Image of Super-Earth “GJ3470b”. The size of the planet (front) and primary star (back) is draw with actual ratio. (Credit: NAOJ)
The research team performed highly accurate observations on the transit of exoplanet GJ3470b using the Near-Infrared Imager/Spectrograph (ISLE) camera mounted on the 188cm reflecting telescope and three visible light cameras on Multicolor Imaging Telescopes for Survey and Monstrous Explosions (MITSuME) telescope, all belonging to OAO, simultaneously. They measured the brightness dropping rates of the stars in 4 colors (from visible to near infrared). The observations enabled to estimate each radius by color for the planet. As a result, the radius derived from near infrared radiation (1.3 micrometer wavelength) is about 6% shorter than that from visible light. The difference of radii between colors probably is the reflection of the atmospheric characteristics of the planet. When the light from the primary star is transmitted through the thick atmosphere of the planet, certain wavelengths of light are absorbed or scattered by atmospheric molecules, which could cause the difference of apparent radii for each observation wavelength.
So far, the atmosphere of only two super-Earths including GJ3470b has been studied in detail. Estimation of the radius of an exoplanet is a very difficult task. Generally, the fading rate of the light from the star caused by the super-Earth's transit is extremely low. In the case of GJ3470b, however, the size of the primary star is small, so the planet-to-primary star size ratio is relatively large. Therefore, the fading rate of light from the primary star due to the transit becomes larger so it is measurably observable using ground-based telescopes with a medium size diameter.
The estimated radius of the planet by the near infrared radiation observations this time turns out to be about 4.3 times larger than that of Earth. Moreover, theoretical calculations based on the mass and radius of the planet expected that the planet should have huge amount of atmosphere. Fukui commented, "Suppose the atmosphere consists of hydrogen and helium, the mass of the atmosphere would be 5 to 20% of the total mass of the planet. Comparing that to the fact that the mass of Earth's atmosphere is about one ten-thousandth of a percent (0.0001%) of the total mass of the Earth, this planet has a considerably thick atmosphere."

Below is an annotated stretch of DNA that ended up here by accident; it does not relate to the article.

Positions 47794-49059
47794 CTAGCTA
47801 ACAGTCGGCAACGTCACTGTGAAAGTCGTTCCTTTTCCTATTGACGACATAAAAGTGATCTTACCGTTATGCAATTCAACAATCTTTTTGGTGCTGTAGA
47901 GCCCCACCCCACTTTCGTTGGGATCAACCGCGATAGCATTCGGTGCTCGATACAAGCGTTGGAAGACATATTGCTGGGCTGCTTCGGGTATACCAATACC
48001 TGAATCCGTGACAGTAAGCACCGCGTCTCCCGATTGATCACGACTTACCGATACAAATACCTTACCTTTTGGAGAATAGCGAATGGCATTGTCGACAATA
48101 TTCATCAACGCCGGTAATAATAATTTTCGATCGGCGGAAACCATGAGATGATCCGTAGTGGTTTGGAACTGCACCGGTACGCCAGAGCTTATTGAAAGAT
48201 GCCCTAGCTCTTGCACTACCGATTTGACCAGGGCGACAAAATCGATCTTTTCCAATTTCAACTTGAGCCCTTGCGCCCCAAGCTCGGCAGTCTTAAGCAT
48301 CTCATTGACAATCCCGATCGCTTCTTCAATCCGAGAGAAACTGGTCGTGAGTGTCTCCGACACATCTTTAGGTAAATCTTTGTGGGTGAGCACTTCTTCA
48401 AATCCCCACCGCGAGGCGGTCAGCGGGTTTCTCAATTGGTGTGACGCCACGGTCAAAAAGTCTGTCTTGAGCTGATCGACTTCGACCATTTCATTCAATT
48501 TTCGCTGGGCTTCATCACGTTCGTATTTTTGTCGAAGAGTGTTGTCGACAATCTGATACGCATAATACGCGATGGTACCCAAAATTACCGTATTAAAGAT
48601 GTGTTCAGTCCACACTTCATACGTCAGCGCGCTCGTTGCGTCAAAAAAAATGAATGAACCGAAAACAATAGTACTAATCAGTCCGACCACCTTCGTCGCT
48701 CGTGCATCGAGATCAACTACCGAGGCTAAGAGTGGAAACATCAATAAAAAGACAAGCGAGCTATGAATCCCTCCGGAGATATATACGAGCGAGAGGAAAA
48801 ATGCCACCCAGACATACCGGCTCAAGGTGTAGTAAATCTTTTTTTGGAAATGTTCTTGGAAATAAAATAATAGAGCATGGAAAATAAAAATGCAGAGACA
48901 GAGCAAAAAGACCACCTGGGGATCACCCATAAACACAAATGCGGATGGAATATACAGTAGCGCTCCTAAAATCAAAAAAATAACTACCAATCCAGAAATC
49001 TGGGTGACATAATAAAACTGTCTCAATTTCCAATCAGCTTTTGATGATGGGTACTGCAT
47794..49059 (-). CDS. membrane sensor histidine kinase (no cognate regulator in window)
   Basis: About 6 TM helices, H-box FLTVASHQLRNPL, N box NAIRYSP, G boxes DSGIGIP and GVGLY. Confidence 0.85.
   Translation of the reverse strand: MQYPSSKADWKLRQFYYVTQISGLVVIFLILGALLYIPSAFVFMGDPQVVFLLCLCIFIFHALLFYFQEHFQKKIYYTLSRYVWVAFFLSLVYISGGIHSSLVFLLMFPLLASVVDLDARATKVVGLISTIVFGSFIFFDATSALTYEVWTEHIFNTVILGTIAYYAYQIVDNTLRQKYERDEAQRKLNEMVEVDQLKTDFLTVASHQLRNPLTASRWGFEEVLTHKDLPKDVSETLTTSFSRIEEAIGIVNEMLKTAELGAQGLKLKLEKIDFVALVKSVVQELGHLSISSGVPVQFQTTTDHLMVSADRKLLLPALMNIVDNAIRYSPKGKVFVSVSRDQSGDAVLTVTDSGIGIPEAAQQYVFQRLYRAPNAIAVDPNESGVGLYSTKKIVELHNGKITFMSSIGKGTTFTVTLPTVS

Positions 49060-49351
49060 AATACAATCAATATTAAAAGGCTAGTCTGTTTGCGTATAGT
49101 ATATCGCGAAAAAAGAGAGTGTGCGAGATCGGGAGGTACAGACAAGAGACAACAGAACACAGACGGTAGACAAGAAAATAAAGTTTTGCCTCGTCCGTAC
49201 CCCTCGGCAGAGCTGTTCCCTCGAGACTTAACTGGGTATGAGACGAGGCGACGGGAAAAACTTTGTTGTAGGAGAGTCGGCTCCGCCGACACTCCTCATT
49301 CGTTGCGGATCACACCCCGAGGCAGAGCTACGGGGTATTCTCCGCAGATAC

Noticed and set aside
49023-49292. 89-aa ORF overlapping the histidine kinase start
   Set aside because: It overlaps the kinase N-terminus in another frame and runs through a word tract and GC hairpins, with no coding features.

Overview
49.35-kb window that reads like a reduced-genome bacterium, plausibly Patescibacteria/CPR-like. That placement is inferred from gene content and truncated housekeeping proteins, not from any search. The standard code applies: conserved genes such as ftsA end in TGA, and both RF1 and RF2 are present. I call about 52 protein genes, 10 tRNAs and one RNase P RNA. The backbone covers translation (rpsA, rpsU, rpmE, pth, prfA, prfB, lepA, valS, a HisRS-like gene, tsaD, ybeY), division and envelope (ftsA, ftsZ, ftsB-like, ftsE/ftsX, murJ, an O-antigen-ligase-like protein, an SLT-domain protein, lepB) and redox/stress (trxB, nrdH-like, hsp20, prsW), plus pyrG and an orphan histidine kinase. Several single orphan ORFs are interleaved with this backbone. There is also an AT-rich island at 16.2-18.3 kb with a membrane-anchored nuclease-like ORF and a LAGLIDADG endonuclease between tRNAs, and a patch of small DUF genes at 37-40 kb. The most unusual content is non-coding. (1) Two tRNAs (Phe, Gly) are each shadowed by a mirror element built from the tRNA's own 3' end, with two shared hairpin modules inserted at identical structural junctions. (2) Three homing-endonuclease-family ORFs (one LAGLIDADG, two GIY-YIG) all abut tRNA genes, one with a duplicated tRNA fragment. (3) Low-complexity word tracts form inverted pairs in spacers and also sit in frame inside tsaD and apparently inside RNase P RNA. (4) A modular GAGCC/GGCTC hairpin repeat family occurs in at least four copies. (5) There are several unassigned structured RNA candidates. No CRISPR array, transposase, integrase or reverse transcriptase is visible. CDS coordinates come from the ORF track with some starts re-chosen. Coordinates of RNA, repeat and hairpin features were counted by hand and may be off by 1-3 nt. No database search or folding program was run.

Because differences in radii by colors were found in this observation, it is safe to say that thick clouds do not cover GJ3470b. If thick clouds covered the planet, no differences in radii by color should exist.
The research team plans to conduct observations of even higher accuracy using the Subaru Telescope or other large telescopes. "GJ3470b's orbit of its primary star is very close, at just 0.036 AU (astronomical units), which is about 28 times less than the distance between the Sun and Earth, and revolves in a short cycle of only 3.3 days. Scientists still don't understand well how such a planet was formed. GJ3470b is really possibly not covered by thick clouds, so we believe the composition of the planet's atmosphere could be detected without being blocked by its clouds. If we find any substance, such as water or methane, which becomes ice at low temperatures, it probably means that this planet was originally formed at a distance (a few astronomical units) from the primary star, where ice could exist, and moved toward the primary star thereafter. In contrast, if such substance cannot be found in the atmosphere, it can be thought to be quite likely that this planet was formed near the primary star. We expect to obtain important clues for figuring out how super-Earths were formed through observations of the atmospheric component of GJ3470b," said Fukui.
The frequently sunny weather in Okayama Prefecture was in our favor in obtaining the observation results. A continuously clear sky over several hours through an expected transit time is crucial to precisely measure the radius of an exoplanet. So it can be said that the "Sunny District" Okayama brought on this finding of the "sunny super-Earth." The researchers will continue observations with the telescopes at OAO, hoping to lead to further progress.
National Astronomical Observatory of Japan